I’ve taken to studying these warm-ups as closely as the cameras allow (they keep cutting away or giving us close-ups of an individual player). My interest is hardly professional. Frankly, I don’t give a damn what the players do during their warm-ups, but I do find it amusing to watch the way that the gymnastic exercises vary from team to team.
Some deploy in circles, some run in straight lines, some do little leaps, others zig zag, suddenly sprint, or raise their knees, or stoop down to touch the ground, while others fling their arms towards the sky. There is even some referee-type running backward. I think I’ve even seen some cones in use (a bit jarring that, as cones have a reputation of being old-fashioned).
Standing more or less at the center of things is the ring-master physiotherapist, doing all the exercises -- indeed putting more into them than most of the players do -- and most probably admiring his own choreography.
I have no doubt that each physio designs his own routine -- it is, really, quite similar to a dance. But the main requirement, I suspect, is that it be different from everyone else’s. Which ought to mean that one of these routines is better than all the others. Yet I doubt that -- because after watching all these apparently different warm-ups, it seems to me that they’re really all the same, all basically simply running to and fro and jumping up and down, but not too strenuously.
Which means they all work equally well. Or maybe none of them works. The possibility that warm-ups might be superfluous has been raised before, but it’s clear that warm-ups will be around for a long time -- one of those things that no one would dare not to do because everyone else does them.
And now comes the news (surely we’ve known this was coming?) that all that prancing about may be joining the cones as something that’s “not done any more.” Totally unnecessary. Not because it doesn’t work, but because it can be replaced by a pill -- The Exercise Pill, as an article in a recent New Yorker magazine called it.
As so often, mice were the first to sample the benefits, or otherwise, of the exercise pill, which doesn’t yet have a name, only a research number GW50516, usually shortened to 516. In San Diego’s Salk Institute laboratory mice treated with 516 rapidly increased the time they spent spinning around in the exercise wheel by as much 75 percent.
All that extra exercise showed in a rather human way. While mice would not normally be thought of as having a waste line, the lab boffins measured the “cross-sectional area” and found it decreased, along with the body fat percentage.
All of that news was published in 2008, but these things take a while to catch on. There seems no reason to doubt that 516 is now well and truly established as a performance-aid drug for athletes.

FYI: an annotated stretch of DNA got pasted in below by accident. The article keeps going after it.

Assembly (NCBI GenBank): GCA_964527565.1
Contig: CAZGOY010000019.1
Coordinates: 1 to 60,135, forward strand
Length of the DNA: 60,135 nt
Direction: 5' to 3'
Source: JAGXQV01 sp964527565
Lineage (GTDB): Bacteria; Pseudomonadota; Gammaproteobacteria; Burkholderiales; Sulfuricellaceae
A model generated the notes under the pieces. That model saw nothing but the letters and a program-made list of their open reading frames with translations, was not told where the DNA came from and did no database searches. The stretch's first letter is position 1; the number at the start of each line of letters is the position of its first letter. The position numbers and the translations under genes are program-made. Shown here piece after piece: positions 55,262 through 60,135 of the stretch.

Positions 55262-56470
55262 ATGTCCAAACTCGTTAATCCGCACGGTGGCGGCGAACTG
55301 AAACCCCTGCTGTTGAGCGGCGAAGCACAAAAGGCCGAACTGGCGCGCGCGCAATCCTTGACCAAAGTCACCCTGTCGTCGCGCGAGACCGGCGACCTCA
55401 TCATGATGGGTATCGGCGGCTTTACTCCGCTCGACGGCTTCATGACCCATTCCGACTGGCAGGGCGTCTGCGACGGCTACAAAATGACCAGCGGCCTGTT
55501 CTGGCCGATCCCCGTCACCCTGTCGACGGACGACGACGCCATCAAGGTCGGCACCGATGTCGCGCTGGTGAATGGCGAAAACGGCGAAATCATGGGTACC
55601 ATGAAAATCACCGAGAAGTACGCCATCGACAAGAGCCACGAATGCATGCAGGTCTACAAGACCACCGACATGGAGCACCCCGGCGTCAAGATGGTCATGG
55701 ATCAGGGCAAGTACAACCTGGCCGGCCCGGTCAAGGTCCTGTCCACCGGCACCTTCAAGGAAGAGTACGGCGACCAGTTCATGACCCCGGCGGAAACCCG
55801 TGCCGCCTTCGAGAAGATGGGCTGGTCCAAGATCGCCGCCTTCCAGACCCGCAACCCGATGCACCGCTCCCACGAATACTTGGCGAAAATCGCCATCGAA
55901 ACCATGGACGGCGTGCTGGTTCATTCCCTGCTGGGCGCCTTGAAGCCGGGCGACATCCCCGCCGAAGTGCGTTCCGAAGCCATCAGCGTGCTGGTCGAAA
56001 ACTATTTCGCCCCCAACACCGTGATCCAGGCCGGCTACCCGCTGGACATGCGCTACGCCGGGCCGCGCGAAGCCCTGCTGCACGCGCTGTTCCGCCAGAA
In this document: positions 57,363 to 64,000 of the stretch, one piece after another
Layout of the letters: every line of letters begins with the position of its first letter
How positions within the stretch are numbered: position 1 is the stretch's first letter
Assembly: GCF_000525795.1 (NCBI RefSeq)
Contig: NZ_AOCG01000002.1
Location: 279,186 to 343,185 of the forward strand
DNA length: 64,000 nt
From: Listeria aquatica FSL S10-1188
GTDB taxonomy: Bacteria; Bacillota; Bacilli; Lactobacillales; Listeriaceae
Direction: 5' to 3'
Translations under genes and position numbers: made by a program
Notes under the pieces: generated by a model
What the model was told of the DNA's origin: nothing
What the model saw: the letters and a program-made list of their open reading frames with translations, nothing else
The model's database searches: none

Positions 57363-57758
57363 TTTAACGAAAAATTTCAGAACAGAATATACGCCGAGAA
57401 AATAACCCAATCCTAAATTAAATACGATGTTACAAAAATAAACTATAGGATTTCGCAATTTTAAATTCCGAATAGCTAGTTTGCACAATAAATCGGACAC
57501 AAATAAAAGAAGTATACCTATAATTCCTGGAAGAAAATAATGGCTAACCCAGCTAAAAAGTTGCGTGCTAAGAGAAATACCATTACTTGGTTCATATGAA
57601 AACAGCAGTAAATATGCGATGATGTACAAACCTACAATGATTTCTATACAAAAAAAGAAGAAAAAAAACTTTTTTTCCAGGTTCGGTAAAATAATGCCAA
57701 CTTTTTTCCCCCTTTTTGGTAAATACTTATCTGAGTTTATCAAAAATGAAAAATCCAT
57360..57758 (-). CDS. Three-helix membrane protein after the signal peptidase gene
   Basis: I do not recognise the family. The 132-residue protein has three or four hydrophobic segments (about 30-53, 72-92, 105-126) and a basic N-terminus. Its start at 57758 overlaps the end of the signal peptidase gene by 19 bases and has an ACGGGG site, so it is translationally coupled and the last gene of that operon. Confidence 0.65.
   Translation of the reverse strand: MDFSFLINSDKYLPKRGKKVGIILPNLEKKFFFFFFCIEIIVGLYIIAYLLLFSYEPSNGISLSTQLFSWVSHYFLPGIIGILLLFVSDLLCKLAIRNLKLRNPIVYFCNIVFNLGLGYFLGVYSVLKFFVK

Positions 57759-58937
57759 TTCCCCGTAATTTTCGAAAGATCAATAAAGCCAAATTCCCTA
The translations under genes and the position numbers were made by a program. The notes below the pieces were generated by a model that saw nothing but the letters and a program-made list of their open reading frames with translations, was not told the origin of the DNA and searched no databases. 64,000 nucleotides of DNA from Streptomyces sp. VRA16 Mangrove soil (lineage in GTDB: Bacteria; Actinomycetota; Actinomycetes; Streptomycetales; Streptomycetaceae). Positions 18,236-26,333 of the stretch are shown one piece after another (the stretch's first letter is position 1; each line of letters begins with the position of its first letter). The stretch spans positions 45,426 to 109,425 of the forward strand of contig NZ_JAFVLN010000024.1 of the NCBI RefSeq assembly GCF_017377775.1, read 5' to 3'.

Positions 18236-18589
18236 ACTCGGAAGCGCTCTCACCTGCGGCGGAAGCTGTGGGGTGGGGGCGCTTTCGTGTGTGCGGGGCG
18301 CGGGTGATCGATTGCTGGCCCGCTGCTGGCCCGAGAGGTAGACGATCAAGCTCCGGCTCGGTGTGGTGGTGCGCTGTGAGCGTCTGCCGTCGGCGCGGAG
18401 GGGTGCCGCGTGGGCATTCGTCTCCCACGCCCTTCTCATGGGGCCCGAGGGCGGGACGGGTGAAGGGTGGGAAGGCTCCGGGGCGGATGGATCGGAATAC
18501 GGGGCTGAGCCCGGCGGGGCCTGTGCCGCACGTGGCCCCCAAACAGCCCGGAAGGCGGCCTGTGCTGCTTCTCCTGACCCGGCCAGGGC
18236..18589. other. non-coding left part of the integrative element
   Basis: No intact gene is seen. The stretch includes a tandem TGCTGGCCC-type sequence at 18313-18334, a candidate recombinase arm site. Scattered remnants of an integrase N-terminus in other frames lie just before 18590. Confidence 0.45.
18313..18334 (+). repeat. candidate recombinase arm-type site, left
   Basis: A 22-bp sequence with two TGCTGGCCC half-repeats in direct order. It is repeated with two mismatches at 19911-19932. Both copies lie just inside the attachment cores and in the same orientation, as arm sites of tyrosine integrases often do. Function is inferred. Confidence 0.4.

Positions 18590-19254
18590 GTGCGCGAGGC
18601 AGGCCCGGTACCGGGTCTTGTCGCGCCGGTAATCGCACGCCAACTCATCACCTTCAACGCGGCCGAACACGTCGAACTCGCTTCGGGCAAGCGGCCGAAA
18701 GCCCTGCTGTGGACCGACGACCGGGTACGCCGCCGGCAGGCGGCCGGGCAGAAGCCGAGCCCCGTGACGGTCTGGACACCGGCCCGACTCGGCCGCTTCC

You can tell that it is showing up well on that front, because the World Anti-Doping Agency (WADA) was quick to add the drug to its banned list, and to start testing for it -- back in 2009. Five-one-six -- strongly disapproved by WADA -- has yet to be approved by the U.S. Food and Drug Administration. As the New Yorker reports, for 516 (still nameless) to acquire the respectability of FDA approval, there needs to be proof that it is an effective treatment for a recognized disease -- recognized by the FDA that is. “Lack of exercise” does not qualify.
As to how 516 works, let’s just say that it appears to mimic the effect of exercise-training -- which means that athletes or Sunday-morning joggers who take it can run longer before their muscles start to complain -- before they hit the dreaded wall.
Which is cheating as far as WADA is concerned.
When the time arrives for the FDA to pay serious attention, it won’t be just 516 applying for a license. Other scientists, in other labs, are proceeding merrily with their own versions of an exercise pill. Exercise hormones are being discovered, irisin for one. And Compound 14 is a competitor from England -- discovered rather serendipitously during research on an anti-cancer drugs.
For the moment, the not-yet-licensed 516 is -- inevitably -- available on line. Presumably it’s a risky buy, there will be no checks on purity of product yet, nor dosage schedules.
Dosage is obviously of the greatest importance. As far as my rather paltry research on warm-ups goes, I’m thinking that, as those exercises are deliberately of the low-energy type, then a pretty small dose of 516 should be able to emulate them. That will not alter WADA’s stance, which is one of zero tolerance for everything they disapprove of (and that, believe me, takes in a lot of compounds, both ones that actually exist, and others -- usually conceivable derivatives -- that have yet to be synthesized).
I guess I’ll stick with WADA with this one. Not because I necessarily agree with the puritanical rigidity of its judgments, but because I want to continue being amused by these soppy warm-up ballets. The thought that they might disappear, that the players would turn up at the stadium half an hour later, having already “warmed-up” by taking a baby-dose of 516 does not sit well with me. The sport needs all the human touches it can find.